Sunday, January 5, 2014

CK-12 for Science and Math

CK-12 is a website that provides free textbooks that can be fully edited and are copyrighted such that you can republish them.  For me, that means I can distribute them to my Homeschool Connections students.  The copyright laws for online classes are far more strict than they are for face-to-face classes, including specific language about educational institutions needing to be accredited. (Homeschool Connections offers a variety of courses to supplement homeschoolers rather than a comprehensive curriculum so we really have no urgent need for accreditation.)

I've referenced the site for many years since they mostly have math and science content, though they do have English, History, and SAT prep as well.  Years ago I planned to use their ebooks and edit them for my anatomy and physiology courses, but I soon found I was editing more than I was keeping and so I wrote my own material using mostly Wikimedia to find images that I could republish.

I forgot about the site until I recently put together a middle school life science course.  Trying to decide what topics I should cover and how complex I needed to be (or not), I visited CK-12 again.  The site has been completely transformed and made into something far more useful than what it was.  Before it offered only complete books for entire courses, and while those are still available they have now broken everything down into topics.  They have and extensive list of Life Science topics geared towards middle school (the Biology link has topics at the high school level.)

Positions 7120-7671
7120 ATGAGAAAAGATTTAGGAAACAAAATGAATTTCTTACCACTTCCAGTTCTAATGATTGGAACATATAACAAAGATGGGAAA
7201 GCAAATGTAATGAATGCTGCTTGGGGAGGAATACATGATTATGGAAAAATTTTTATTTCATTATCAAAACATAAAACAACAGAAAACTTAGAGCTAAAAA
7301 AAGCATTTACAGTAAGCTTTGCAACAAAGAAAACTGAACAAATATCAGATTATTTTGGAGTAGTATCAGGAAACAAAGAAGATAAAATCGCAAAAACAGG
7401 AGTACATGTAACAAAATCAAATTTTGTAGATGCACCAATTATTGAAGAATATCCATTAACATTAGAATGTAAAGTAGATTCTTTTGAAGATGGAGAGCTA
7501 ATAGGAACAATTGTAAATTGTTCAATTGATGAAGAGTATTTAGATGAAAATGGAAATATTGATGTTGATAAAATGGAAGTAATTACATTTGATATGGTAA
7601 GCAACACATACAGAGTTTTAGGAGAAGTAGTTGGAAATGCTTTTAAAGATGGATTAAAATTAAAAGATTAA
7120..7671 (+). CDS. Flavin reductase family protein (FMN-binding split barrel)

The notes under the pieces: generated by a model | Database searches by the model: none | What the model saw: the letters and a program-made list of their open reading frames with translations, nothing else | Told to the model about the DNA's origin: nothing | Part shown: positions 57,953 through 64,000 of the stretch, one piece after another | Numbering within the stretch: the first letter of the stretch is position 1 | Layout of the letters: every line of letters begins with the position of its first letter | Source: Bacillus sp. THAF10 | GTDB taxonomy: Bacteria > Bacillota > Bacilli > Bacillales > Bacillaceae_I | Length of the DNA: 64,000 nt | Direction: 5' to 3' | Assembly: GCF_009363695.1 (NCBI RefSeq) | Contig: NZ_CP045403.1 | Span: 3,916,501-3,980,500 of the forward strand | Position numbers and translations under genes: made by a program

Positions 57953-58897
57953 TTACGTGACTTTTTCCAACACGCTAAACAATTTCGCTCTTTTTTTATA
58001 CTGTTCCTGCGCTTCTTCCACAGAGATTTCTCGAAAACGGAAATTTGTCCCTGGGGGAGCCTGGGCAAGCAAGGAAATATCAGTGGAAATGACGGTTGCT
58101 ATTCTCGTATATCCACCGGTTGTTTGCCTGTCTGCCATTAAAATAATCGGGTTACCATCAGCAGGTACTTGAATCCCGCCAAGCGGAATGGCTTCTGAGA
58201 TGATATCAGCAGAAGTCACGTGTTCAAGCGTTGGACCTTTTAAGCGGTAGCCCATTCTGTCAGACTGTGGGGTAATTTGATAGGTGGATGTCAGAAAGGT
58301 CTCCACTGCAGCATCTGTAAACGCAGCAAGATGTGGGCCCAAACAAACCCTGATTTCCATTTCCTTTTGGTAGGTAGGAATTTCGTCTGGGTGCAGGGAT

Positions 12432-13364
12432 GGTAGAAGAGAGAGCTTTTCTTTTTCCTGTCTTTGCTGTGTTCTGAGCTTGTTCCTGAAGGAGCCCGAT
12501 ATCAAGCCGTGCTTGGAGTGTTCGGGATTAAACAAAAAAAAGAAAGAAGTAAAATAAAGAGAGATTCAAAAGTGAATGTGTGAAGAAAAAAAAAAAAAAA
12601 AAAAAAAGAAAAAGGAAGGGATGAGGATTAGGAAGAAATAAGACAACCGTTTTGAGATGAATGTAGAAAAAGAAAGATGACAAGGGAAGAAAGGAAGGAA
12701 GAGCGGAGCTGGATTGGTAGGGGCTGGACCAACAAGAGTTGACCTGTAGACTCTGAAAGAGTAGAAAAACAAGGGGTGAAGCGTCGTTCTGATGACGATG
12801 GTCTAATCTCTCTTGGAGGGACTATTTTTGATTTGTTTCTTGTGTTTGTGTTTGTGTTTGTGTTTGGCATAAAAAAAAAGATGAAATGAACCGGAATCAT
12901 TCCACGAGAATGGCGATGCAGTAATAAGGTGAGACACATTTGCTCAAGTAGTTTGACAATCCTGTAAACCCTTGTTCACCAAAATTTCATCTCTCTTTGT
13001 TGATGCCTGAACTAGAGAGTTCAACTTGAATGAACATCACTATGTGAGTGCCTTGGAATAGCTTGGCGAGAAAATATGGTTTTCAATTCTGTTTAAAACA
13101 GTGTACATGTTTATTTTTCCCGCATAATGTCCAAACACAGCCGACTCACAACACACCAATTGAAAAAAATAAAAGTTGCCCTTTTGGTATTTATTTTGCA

Using the site I could easily identify, assemble, download, and distribute ebooks for my class.  I could edit them as well, though I would not say that is an easy process.  Yes, everything can be edited, from the title to the images to the text itself but you have to do it all online at the site.  Often something will look properly formatted on the site but appears quite different in the pdf--this is especially true if you edit images.  Online they appear before a paragraph while in the pdf they are after and I have yet to figure out what I need to do to adjust it.  Another drawback is that editing is very slow during high-volume times, typically school day mornings.  The third problem is that you supposedly are able to output the final product in 3 formats--pdf, mobi (for Kindle) and ePub (for iPad and Android.)  I have no problem getting the pdf shortly after requesting it (you are emailed a link from which you download the finished product) but I never receive links for the other two versions, ever.

Still, overall it has made putting customized science material together very easy.  When it comes to creating Life Science materials for a Catholic homeschool audience, customization is critical in some areas, and that is what made CK-12 so helpful. Here is an example of the ebook I distributed for the first class.